B.C. First Nation wants 'priority' role in oil spill response regime

Bunker fuel leaks from the bulk carrier cargo ship Marathassa anchored on Burrard Inlet in Vancouver, on Thursday, April 9, 2015.
Image Credit: THE CANADIAN PRESS/Darryl Dyck

VANCOUVER - A B.C. First Nation is demanding to play a "priority-one role" in responses to oil spills, following last week's toxic fuel spill in English Bay.

The Squamish Nation says it is determined to protect valuable fisheries and other marine resources within its territory, which spans Vancouver Harbour, English Bay and the beaches of North and West Vancouver.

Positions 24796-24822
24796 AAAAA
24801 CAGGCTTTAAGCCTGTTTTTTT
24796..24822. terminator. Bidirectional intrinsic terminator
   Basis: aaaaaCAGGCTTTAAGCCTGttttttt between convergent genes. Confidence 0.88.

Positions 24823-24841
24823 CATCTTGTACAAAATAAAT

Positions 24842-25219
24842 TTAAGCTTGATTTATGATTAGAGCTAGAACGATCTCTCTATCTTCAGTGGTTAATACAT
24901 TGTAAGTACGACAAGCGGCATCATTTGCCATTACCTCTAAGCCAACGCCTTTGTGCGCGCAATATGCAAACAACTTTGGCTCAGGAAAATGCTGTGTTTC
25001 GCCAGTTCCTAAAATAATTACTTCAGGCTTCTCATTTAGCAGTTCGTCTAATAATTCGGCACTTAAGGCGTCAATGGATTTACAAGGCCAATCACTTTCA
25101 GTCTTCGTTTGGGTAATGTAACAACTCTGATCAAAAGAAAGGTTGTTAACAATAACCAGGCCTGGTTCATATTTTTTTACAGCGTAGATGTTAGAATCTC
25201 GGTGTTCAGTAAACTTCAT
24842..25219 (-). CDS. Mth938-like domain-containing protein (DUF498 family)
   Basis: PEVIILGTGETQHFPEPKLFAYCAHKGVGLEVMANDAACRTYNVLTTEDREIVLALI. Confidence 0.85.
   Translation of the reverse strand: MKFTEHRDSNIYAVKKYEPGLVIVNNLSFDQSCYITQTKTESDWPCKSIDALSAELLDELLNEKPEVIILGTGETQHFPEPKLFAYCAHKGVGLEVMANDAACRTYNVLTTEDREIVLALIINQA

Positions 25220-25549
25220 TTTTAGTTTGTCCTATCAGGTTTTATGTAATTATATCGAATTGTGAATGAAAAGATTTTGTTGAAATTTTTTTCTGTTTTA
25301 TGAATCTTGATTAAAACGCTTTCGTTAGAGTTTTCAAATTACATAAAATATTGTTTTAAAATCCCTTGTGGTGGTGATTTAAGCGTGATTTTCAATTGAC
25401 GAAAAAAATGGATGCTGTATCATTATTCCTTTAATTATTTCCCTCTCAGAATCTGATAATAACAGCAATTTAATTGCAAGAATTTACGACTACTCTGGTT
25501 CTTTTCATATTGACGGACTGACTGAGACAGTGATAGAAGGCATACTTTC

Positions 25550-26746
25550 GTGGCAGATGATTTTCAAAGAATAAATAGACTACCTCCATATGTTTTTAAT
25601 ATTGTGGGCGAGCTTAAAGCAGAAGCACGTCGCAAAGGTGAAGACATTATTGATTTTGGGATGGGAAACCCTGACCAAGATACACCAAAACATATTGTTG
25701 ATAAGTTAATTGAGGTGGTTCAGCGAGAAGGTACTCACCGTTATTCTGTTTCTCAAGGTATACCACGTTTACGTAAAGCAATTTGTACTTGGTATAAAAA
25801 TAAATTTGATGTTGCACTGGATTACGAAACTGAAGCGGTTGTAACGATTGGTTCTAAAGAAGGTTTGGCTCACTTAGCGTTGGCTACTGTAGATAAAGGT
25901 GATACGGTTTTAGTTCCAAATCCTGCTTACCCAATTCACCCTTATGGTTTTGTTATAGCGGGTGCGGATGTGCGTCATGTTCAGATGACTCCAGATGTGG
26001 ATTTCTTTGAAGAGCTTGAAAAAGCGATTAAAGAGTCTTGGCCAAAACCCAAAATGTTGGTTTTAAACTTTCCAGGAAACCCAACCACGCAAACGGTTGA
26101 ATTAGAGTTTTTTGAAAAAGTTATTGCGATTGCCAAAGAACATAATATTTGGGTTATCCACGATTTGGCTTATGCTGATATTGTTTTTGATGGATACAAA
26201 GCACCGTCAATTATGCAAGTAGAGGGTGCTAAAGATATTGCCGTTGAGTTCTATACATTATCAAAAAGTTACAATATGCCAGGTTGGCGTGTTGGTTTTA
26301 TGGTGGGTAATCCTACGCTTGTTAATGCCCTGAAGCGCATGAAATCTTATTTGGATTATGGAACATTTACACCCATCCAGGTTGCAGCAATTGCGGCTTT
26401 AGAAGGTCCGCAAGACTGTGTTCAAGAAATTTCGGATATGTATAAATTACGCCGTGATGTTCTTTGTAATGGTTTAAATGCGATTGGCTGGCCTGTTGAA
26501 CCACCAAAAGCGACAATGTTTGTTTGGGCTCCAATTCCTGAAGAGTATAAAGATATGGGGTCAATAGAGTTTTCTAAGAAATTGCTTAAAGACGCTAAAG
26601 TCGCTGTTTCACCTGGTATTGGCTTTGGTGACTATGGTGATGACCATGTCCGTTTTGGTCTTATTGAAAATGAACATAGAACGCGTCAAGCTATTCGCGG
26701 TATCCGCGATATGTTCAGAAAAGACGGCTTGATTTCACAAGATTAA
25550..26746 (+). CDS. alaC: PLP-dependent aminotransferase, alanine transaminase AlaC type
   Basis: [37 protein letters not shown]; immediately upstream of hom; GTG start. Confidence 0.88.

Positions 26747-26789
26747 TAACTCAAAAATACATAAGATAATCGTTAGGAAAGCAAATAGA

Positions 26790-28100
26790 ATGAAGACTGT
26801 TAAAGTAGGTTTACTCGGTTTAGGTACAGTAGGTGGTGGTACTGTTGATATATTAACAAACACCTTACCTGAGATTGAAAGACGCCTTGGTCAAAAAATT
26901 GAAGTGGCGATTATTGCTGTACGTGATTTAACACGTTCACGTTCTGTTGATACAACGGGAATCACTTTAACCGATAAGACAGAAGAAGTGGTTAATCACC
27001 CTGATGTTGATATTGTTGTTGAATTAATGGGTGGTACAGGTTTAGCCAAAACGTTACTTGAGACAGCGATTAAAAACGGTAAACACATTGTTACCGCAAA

Chief Ian Campbell says the recent spill shows the federal government has a long way to go before it meets a commitment made last year to have a "world class" tanker safety system including marine safety in aboriginal communities.

He says the incident shows that a bigger spill response system must include all marine traffic in Vancouver's port, not just focusing on oil tankers.

Campbell says his nation is insisting on being called first after a spill, on the same priority list as the City of Vancouver and the provincial government.

The MV Marathassa dumped at least 2,700 litres of bunker fuel into English Bay last Wednesday and quickly spread to beaches along Stanley Park and North and West Vancouver.

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